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September 2, 2013

(Corrected) McConnell to defend money in politics to Supreme Court

Pictured: Shelly (roommate's turtle) 
(Note: An earlier version of this entry incorrectly asserted that Sen. Mitch McConnell had been granted permission not give his arguments before the Supreme Court. The mistake was due to this author's misunderstanding of the contextual meaning of the court term 'leave to participate.' The error is much regretted.)

Sen. Mitch McConnell is due to give oral testimony in a lawsuit appealed to the U.S. Supreme Court on October 8, 2013 in a case challenging federal aggregate limits on an individual's campaign contributions.

On Friday, McConnell's motion "for leave to participate in oral argument as amicus curiae" (argument by someone who isn't a party) was granted by the Court. 

The action by the Court looks like this:

Supreme Court of the United States
McCUTCHEON, SHAUN, ET AL. V. FEDERAL ELECTION COMMISSION.

No. 12-536.
Aug. 30, 2013.

*1 The motion of Senator Mitch McConnell for leave to participate in oral argument as amicus curiae and for divided argument is granted.
U.S.,2013.
McCUTCHEON, SHAUN, ET AL. V. FEDERAL ELECTION COMMISSION.
--- S.Ct. ----, 2013 WL 4606324 (U.S.)

McCutcheon vs. FEC., was originally filed by Indiana lawyer James Bopp, on behalf of a wealthy individual in Alabama. The suit seeks to do away with the aggregate limits individuals can contribute to candidates, parties and PACs during a two-year election cycle. 

Bobby Burchfield, McConnell's attorney, filed a brief on behalf of the Senator in May laying out arguments against limits on campaign contribution limits. A snippet from that brief:
"Not all persons have the name recognition of a George Clooney, a Bruce Springsteen, or a Donald Trump, from whom a public endorsement or appearance would possibly carry weight. Nor do all people have the free time, skills, or proximity to be effective campaign volunteers. Thus, for many if not most persons, a contribution of money is by far the most effective means of supporting a preferred candidate."
Who could argue? We can't all be George Clooney. Anyway, that brief concludes with this plea to the Court:
"For the reasons set forth above, and in the briefs of Appellants RNC and McCutcheon, amicus Senator McConnell urges the Court to revisit the bifurcated standard of review for contribution and expenditure limits, hold that strict scrutiny applies to both, and hold that all aggregate contribution limits in BCRA are invalid under the First Amendment."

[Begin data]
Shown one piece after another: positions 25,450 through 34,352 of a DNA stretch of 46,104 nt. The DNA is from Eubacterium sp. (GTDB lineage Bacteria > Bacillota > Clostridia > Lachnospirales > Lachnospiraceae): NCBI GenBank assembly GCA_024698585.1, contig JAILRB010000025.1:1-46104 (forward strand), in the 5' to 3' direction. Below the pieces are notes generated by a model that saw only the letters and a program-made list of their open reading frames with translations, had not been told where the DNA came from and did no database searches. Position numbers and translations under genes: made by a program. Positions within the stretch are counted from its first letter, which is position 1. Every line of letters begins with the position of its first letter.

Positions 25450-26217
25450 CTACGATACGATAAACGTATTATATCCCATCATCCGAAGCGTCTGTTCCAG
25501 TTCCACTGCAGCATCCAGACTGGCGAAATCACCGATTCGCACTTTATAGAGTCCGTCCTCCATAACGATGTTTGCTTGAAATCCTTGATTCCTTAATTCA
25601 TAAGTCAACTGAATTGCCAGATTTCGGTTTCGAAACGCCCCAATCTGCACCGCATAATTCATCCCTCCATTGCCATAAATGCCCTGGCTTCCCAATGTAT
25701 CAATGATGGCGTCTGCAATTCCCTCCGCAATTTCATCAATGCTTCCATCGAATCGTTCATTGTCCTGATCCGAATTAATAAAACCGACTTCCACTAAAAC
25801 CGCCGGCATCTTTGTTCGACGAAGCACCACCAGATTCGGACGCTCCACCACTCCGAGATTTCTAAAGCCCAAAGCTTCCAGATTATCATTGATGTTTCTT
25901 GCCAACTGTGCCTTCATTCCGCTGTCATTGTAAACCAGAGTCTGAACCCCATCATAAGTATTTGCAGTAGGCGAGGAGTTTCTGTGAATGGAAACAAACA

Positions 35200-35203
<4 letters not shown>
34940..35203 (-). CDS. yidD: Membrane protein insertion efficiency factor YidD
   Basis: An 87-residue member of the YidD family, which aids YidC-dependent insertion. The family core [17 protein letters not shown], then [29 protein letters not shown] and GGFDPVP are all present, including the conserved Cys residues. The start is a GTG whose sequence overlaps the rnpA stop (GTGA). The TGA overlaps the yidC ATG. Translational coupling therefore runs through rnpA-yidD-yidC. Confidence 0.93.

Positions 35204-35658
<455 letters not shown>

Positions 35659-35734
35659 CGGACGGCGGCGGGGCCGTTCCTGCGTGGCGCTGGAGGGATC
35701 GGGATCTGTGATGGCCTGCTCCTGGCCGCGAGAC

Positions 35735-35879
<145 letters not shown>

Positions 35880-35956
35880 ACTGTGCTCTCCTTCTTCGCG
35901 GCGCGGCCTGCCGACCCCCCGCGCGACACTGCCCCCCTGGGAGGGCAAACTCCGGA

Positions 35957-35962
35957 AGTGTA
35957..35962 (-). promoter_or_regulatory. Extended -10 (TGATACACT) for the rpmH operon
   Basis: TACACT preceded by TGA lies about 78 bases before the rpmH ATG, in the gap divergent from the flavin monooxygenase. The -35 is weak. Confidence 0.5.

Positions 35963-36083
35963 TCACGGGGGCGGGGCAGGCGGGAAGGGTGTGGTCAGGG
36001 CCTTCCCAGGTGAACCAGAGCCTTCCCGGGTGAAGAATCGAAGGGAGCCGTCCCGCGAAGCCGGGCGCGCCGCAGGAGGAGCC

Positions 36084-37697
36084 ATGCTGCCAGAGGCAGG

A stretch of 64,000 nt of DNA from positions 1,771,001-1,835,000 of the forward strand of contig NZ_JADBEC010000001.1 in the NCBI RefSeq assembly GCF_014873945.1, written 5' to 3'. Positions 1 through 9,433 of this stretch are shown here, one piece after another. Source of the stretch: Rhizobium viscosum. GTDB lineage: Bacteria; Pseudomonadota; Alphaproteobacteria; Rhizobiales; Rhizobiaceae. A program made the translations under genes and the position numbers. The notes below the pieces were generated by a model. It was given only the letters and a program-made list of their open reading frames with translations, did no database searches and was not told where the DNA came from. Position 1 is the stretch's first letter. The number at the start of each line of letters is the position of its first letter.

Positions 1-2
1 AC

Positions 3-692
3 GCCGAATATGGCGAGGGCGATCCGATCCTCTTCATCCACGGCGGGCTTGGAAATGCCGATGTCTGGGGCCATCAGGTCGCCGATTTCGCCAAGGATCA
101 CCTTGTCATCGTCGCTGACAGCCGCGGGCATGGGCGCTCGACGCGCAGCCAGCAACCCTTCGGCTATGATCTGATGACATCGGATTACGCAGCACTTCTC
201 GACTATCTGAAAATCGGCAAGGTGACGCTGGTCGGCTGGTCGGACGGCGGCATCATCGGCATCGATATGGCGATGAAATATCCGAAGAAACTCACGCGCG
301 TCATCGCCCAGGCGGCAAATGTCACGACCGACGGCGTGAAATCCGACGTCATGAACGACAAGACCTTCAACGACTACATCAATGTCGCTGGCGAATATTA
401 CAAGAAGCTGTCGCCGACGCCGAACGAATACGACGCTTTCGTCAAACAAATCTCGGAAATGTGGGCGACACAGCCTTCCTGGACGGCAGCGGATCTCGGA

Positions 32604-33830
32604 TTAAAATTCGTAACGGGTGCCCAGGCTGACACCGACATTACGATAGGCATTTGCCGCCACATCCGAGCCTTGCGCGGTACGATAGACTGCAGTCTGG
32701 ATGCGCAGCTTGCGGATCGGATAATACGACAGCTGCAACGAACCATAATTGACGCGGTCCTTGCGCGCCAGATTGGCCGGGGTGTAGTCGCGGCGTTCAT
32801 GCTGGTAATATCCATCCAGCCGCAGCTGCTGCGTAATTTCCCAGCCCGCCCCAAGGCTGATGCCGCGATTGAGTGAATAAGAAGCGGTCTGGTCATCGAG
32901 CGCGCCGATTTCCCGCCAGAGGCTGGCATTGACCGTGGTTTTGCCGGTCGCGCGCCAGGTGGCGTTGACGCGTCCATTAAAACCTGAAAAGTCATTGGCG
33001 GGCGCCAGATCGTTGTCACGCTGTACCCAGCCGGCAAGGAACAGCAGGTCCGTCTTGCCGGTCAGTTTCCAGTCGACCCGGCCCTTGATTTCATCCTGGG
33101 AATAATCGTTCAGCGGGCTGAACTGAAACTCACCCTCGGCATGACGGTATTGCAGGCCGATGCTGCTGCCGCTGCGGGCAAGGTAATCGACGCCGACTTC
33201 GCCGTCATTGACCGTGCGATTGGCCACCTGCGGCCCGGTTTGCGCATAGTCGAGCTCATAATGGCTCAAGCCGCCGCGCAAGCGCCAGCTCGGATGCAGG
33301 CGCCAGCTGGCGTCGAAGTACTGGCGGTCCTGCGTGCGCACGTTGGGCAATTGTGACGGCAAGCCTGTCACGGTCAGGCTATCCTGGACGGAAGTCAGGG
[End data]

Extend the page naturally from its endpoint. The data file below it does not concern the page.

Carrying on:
What are aggregate spending limits? That's a great question that was answered succinctly in a Sunday story by Star Ledger Contributor Jeff Brindle:
"Under the Federal Election Campaign Act, an individual, within regular contribution limits, can in the aggregate contribute no more than $123,200 to federal candidates and committees during a two-year election cycle. Of that amount, individuals are limited to $74,600 to PACs and parties and $48,600 to all candidates."
Catesby W. Clay, 88, a descendant of a slave-owning Confederate Colonel, former president of Kentucky River Properties, LLC and former CEO of Kentucky Coal Corporation, is one McConnell supporter who has struggled with limiting his contributions within the regular FEC limits, forget the aggregate limitations. 

For the 2014 election, Clay's regular FEC contribution limit would be $2,500 for the primary and $2,500 for the general.  In 2009, Clay contributed $2,400 and followed it up with $4,800 on March 31, 2010. 

As that last contribution put him past the $5,000 legal limit for both elections, the McConnell campaign had no choice but to refund $2,500 back to Clay.
McConnell Campaign's FEC filing reflecting the refund to Clay.
Limits on aggregate contributions were first passed following President Richard Nixon's resignation, as reform aimed at reducing the kind of corruption Watergate exposed in Washington. At the time the aggregate limits were passed, McConnell worked for the Attorney General's office of President Gerald Ford, who pardoned Nixon. 

Here's one of the earliest examples of McConnell making the case that post-Watergate spending limit reform went too far:



McConnell has already broken spending records in smearing his primary opponent, Matt Bevin, for the privilege of facing the winner of the Democratic Party's primary, who is expected to be Kentucky Sec. of State Alison Lundergan Grimes.

McConnell's no doubt frustrated with limitations on contributions from his wealthiest donors, but is this the best time for him to draw attention to the issue?

2 comments:

  1. Republicans do not get that all this money in our elections is disastrous for DEMOCRACY. The politicians in Congress are supposed to represent ALL PEOPLE, not just the rich. Please help vote this man out of Congress!

    ReplyDelete
  2. We need publicly financed campaigns, and we need them NOW.

    ReplyDelete